5) Non-genetic inheritance systems evolved by genetic evolution and have complex architectures insuring that the outcome of evolution is genetically adaptive, on average. For that matter, genetic inheritance has a complex architecture that evolved by genetic evolution, a topic that is often called “the evolution of evolvability” (type this phrase into Google Scholar for more).
6) The vertebrate immune system provides a model for understanding other inheritance systems that evolved by genetic evolution. On one hand, it is elaborately genetically innate, as anyone who has tried to learn immunology knows. On the other hand, it is elaborately open-ended, thanks to the capacity to generate app. 100 million antibodies and select those that successfully bind to antigens. We should be thinking of our capacity for open-ended individual and cultural change as like the immune system, which is a major theme of The Neighborhood Project and some of my academic articles.
7) B.F. Skinner described operant conditioning as a product of genetic evolution and itself an evolutionary process (see his classic paper titled “Selection by Consequences“). This part of behaviorism was on the right track, however much the tradition failed in other respects. Bizarrely (in retrospect), the brand of evolutionary psychology associated with Leda Cosmides and John Tooby set itself apart from the open-ended capacity for change associated with behaviorism. Creating a broader vision of evolutionary psychology is part of the serious work attempted in The Neighborhood Project and my related academic work.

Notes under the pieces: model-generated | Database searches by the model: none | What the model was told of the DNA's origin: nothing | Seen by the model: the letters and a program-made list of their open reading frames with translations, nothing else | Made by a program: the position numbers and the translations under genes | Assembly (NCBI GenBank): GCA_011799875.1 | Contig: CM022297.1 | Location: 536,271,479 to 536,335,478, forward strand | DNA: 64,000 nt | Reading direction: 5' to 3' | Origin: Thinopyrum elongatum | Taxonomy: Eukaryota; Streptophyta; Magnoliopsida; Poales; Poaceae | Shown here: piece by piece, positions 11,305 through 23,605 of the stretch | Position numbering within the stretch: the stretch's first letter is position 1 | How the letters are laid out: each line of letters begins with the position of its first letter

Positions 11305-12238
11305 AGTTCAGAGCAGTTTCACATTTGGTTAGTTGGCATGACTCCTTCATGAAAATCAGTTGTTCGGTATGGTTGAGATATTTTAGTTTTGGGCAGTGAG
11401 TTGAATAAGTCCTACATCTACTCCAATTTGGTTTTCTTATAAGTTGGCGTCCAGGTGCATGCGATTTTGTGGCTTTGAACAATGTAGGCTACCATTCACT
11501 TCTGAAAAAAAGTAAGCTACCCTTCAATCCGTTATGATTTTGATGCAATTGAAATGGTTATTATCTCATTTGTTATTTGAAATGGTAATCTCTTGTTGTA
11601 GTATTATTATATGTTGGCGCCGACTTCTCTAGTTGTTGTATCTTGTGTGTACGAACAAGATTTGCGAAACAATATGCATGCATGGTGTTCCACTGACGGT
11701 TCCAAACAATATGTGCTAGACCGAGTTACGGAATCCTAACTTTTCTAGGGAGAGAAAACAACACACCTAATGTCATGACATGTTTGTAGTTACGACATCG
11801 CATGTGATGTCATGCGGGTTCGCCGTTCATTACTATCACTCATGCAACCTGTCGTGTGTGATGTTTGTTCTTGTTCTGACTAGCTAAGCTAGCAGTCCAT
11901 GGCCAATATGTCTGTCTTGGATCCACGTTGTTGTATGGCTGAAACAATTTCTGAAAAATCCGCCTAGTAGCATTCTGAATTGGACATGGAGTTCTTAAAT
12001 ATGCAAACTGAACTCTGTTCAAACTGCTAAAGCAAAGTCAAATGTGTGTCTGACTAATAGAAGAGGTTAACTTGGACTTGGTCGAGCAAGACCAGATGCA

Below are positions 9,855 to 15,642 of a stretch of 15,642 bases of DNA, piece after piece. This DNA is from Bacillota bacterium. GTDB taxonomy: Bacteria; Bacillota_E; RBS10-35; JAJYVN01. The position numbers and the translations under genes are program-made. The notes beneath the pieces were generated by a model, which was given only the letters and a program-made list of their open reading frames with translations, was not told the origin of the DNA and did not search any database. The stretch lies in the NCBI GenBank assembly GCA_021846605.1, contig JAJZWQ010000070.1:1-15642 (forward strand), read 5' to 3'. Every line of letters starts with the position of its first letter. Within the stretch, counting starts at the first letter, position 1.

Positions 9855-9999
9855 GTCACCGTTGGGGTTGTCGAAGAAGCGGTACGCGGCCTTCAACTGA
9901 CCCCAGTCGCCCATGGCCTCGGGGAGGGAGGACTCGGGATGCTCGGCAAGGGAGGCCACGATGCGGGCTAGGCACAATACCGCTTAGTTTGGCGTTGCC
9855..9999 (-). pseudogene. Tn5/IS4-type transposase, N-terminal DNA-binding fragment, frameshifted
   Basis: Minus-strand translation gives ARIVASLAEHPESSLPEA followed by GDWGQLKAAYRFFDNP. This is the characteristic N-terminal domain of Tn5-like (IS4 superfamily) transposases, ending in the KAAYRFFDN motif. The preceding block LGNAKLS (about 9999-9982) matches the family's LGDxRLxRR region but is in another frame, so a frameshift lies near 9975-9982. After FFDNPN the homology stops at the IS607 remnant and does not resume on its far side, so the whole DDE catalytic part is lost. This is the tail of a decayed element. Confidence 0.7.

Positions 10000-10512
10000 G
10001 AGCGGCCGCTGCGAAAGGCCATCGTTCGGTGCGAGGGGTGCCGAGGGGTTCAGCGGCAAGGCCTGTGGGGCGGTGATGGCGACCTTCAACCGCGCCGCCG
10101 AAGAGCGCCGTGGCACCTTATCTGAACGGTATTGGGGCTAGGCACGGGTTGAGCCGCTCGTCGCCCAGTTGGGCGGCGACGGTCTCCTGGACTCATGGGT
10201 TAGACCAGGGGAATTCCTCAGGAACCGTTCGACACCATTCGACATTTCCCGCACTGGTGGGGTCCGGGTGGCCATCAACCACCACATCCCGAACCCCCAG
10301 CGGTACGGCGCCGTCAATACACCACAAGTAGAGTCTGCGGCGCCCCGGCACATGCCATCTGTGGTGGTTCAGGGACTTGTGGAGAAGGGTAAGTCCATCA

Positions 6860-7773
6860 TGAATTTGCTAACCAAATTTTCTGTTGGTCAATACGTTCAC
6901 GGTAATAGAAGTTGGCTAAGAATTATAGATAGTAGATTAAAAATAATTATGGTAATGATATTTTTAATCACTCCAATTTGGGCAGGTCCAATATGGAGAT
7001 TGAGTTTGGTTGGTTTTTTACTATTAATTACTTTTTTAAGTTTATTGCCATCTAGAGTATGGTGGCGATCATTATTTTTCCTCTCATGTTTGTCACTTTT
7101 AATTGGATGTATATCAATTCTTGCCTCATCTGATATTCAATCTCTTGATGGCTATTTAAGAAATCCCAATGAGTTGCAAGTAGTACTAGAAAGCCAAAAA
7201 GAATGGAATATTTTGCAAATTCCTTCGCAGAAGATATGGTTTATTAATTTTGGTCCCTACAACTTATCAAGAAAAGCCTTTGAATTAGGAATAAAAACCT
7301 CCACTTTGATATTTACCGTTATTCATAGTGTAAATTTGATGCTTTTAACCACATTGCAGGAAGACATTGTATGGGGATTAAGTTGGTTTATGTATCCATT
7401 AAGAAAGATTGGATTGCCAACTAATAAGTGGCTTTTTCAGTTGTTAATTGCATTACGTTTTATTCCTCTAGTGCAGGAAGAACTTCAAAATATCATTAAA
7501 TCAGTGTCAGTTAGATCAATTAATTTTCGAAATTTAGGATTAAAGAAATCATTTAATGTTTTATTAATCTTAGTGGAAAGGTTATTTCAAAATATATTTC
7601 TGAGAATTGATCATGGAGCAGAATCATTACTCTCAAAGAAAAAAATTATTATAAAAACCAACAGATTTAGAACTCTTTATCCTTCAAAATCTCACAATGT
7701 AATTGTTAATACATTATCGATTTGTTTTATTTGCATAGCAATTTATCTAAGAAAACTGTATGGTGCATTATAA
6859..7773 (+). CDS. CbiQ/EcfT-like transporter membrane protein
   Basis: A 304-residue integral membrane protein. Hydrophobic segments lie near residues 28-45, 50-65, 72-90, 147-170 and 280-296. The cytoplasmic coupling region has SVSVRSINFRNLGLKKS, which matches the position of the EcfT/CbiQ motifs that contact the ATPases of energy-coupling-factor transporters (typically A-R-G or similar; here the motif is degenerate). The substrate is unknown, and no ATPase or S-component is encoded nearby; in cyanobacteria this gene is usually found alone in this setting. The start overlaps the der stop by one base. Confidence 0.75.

8) The study of human cultural change as an evolutionary process has a long history that dates back to before Darwin–linguistic phylogenies existed before biological phylogenies. Some of the early conceptions were mistaken in retrospect, such as cultural evolution as a linear progression from “savages” to “civilization”. Dawkins’ concept of memes got some things right but other things wrong. The current state of play is represented by books such as the aforementioned Evolution in Four Dimensions, Not By Genes Alone: How Culture Transformed Human Evolution (by Pete Richerson and Rob Boyd), War and Peace and War (by Peter Turchin), and Sense and Nonsense: Evolutionary Perspectives on Human Behavior (by Kevin Laland and Gillian Brown). Although much remains to be discovered, the consensus view is that genes and culture have been co-evolving for a long time, so that the study of humans must be based on a firm foundation of biocultural evolution.